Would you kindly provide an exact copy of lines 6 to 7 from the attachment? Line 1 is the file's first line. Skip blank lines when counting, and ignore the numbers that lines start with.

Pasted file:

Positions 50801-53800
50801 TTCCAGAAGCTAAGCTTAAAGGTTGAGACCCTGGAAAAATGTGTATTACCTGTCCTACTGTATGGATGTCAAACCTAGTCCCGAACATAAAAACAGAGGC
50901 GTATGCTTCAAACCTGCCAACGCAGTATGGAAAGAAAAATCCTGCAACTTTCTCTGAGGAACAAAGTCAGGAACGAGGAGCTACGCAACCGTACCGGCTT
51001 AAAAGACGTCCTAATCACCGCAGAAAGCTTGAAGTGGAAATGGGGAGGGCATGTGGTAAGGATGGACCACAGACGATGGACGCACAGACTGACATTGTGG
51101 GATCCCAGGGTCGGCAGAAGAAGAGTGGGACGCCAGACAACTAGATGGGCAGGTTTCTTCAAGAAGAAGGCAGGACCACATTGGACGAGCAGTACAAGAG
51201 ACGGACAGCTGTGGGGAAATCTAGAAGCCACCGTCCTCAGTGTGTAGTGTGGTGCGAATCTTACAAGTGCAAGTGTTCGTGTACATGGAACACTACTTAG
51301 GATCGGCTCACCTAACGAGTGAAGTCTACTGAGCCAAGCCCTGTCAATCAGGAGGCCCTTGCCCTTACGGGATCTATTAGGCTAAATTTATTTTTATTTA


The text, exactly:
51201 ACGGACAGCTGTGGGGAAATCTAGAAGCCACCGTCCTCAGTGTGTAGTGTGGTGCGAATCTTACAAGTGCAAGTGTTCGTGTACATGGAACACTACTTAG
51301 GATCGGCTCACCTAACGAGTGAAGTCTACTGAGCCAAGCCCTGTCAATCAGGAGGCCCTTGCCCTTACGGGATCTATTAGGCTAAATTTATTTTTATTTA